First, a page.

Sep 18, 2006
Seven people have died so far in Abidjan, the main city of Ivory Coast, after European petroleum wastes were dumped in open-air sites, polluting the city. Residents hit by headaches, nausea, vomiting and diarrhea fled to the hospitals seeking treatment. This is just the latest fatal result from toxic dumping in the poor countries, carried out by U.S. and European companies.
There are two main beneficiaries from these practices: big business, which gets reduced costs, and African leaders, who get bribes to let it happen. The cynical heads of state of the rich countries allow it all to take place. They churn out legislation and regulatory agreements prohibiting the toxic trade, while behind the scenes they negotiate permission with poor countries for the burial of toxic wastes.
On a global level, there are two billion tons of industrial wastes, of which 400 million tons are dangerous. Ten% of all maritime freight is composed of illegal and dangerous waste. The cost to get rid of toxic waste in the U.S. or Europe is $250 a ton ... but only $2.50 in Africa. Businesses quickly make the calculation, and their financial gain is considerable. This is how Africa became the garbage dump of the industrialized countries over the past decades.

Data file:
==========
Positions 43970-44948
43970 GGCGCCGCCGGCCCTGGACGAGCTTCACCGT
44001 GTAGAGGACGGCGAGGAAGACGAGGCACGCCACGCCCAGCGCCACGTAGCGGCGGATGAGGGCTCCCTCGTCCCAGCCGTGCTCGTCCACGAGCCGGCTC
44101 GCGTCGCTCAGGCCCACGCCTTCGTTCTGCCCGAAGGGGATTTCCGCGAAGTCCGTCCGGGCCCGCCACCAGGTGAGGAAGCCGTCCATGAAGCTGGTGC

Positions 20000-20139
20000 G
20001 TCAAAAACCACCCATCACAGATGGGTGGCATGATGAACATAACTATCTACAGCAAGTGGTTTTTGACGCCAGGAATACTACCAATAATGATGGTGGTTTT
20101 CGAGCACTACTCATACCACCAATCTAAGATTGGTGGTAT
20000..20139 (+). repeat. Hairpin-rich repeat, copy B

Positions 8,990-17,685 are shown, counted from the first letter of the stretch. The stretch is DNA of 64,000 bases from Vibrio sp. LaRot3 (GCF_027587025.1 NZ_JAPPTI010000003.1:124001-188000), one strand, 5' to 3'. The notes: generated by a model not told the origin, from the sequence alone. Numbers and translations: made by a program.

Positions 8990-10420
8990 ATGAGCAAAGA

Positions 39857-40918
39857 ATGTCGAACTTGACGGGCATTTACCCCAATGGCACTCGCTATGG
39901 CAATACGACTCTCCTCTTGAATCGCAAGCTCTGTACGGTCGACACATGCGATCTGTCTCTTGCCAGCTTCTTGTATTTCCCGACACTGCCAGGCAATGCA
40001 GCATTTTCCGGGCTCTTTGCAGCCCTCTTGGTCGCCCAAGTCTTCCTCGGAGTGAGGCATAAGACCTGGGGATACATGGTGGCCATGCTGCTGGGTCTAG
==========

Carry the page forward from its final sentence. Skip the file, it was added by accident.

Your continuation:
Since January 31, 1991, the Bamako Convention agreed to by the industrial countries prohibited the import of toxic waste into Africa. But businesses found legal ways around the prohibition. There are “export” agreements through which the multinationals give financial compensation to African states in exchange for toxic burials. As a result, tens of thousands of tons of waste have poured into Africa totally legally. This includes various chemical products, toxic slush from oil refining and infectious wastes from big European hospitals. These wastes are either covered over with some dirt or just thrown on the ground. The result has been irreparable damage to the environment and the health of the African people. Rates of infectious disease and cancer have shot up.
European countries paid the government of Angola a paltry two million dollars to permit five million tons of industrial wastes to be buried. Somalia is another favorite dumping ground, with ten million tons of waste poured over its coasts and territory. Numerous rusted out and burst containers sit on its beaches. Industrial and hospital waste spill out, containing uranium, cadmium, mercury and all sorts of highly toxic chemicals. In 2001, a report on the business of toxic waste disposal showed that the U.S. and European countries were planning on sending 29 million tons of toxic waste to eleven African countries. This will result in a great windfall for the European and U.S. multinationals and the leaders of African countries, but pollution and fatal diseases for the continent’s poor masses! This is another reality of capitalism.